Mar.20: Our final exam is three weeks away, and it is time to begin studying if you have not already done so. To help you study, here are some selected past exam questions to you to practise on. Our exam will have five questions, each with two parts, all equally weighted, covering material from Week 2 through Week 11 classes. That means you will have up to ~15 minutes to read and answer each part-question worth 10 marks, for a total of 100 marks. To help make the exam less scary, I allow you to bring in a one-page aid sheet with writing on both sides. So I recommend that while studying, you summarize the key physics ideas from each Week's material onto one-fifth of your aid sheet, to help jog your memory during the exam. If you have any questions about studying, or about answering the practice questions, plan on coming to office hours. Here are the remaining office hours sessions I will hold before the final exam:-
Wednesday March 21st, in MP1118, from 16:15-18:00h
Wednesday March 28th, in MP1118, from 16:15-18:00h
Feb.28b: Oral Presentation assignments are posted. In two weeks, please hand in your draft notes for what you will say in your presentation (in .rtf or .pdf format). Your notes do not have to be tidy, but I do want to see evidence that you have (a) found some sources and started to figure out what you want to say, and (b) thought about how much material you can fit in 3.5-4 minutes. If you would like some help in understanding pertinent concepts or tracking down reliable sources, please plan to visit me in office hours, which are from 16:15-18:00h each Wednesday after class in MP1118.
Feb.07b: Essay 2 is posted. It will be due at 14:00h on Feb.28 [you get Reading Week for free!]. Please remember to turn in your essay and academic integrity checklist to me by email and to upload your essay to turnitin.com.
Feb.07a: Oral Presentation topics are posted. Please peruse the list, and email me to let me know your top five choices by 14:00h on Feb.14. (If you did some physics in high school, please mention that in your email -- it will help me do a better job of matching topics to students.)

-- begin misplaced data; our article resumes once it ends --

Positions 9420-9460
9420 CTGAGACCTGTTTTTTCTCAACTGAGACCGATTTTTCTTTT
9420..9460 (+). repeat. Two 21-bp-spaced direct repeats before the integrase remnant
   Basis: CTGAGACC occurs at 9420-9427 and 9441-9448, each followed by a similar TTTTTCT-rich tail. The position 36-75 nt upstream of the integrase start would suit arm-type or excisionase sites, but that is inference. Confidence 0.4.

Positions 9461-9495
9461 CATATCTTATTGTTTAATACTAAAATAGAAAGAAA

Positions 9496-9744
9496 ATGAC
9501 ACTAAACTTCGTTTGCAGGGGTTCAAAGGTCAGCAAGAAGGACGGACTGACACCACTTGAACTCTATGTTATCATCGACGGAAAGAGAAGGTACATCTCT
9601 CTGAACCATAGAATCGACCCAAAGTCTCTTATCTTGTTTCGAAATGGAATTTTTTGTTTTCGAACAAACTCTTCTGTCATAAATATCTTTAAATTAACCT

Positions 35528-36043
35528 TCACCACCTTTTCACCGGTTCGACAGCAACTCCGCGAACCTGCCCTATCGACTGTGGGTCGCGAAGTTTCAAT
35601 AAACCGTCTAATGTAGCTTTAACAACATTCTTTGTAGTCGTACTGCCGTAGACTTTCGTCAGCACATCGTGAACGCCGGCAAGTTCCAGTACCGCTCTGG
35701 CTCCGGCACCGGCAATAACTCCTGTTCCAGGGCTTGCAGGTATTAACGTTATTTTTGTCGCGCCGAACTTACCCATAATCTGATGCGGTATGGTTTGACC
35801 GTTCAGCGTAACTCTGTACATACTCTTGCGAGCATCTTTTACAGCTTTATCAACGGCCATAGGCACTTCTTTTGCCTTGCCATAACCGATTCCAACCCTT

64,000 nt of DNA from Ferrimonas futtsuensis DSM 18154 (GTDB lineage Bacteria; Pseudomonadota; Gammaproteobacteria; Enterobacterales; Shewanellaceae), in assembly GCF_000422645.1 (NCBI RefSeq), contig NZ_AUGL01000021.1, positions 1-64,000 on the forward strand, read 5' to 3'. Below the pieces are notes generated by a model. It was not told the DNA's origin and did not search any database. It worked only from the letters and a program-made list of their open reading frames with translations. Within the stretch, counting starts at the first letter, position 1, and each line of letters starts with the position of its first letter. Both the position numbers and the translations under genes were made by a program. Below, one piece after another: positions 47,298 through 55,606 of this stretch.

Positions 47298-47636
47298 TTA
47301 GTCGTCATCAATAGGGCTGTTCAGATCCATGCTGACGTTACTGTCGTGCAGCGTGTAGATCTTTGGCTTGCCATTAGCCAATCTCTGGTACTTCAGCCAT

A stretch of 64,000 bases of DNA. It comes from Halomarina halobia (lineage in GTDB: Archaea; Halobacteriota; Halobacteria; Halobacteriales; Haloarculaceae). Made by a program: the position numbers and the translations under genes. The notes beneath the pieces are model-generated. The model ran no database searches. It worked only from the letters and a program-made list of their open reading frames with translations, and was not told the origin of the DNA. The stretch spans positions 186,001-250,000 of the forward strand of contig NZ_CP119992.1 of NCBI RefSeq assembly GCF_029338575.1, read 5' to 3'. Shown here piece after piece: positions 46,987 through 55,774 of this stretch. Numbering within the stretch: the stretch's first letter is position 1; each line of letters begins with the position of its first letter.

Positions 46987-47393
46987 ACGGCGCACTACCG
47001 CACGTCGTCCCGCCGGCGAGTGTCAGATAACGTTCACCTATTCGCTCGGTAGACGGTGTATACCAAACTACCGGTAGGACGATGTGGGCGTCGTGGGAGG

Jan.24: I really enjoyed talking with you today about Newton's Laws of motion and gravitation, which systematized for the first time the physics of how things move and feel gravity. I also enjoyed discussing with you some of the flaws in Newton's ideas that Einstein later superseded with his Theory of Relativity. We will learn more about Einstein's influence next week.
Jan.17: It was fun discussing the Standard Model of Particle Physics with you all. Here is Essay 1 on the LHC and the Higgs boson, which will be due by 14:00h on Jan.31. Feel free to consult me if you would like help figuring out what to write and how.
Jan.14: This is a note for any student who might be worried about any aspect of the course grading scheme. I am here to help you, and in a class this small I can give individual attention to everyone who needs it. Please feel free to drop by my office hours to discuss anything course-related that is on your mind, no matter how big or small.
Jan.10: (a) It was brilliant to meet all of you today and learn a little bit about you. I look forward to seeing you in class next week. Please remember to bring a card/sign with your first name in big font -- it helps me learn your names. (b) I just sent you an email with the Turnitin.com registration information, and also a link to a quick anonymous survey to help me do a better job of teaching you. Please fill out the survey before class next week. Thanks!
Aug.03: Welcome! This website contains all the information students need to know for my PMU199H-S-LEC0341 course. Please read all of it carefully. Our first class will meet on Wednesday 10th January 2018 at 14:10h in McLennan Physics MP606, which is in the tall Burton Tower section of our building. I look forward to meeting you then.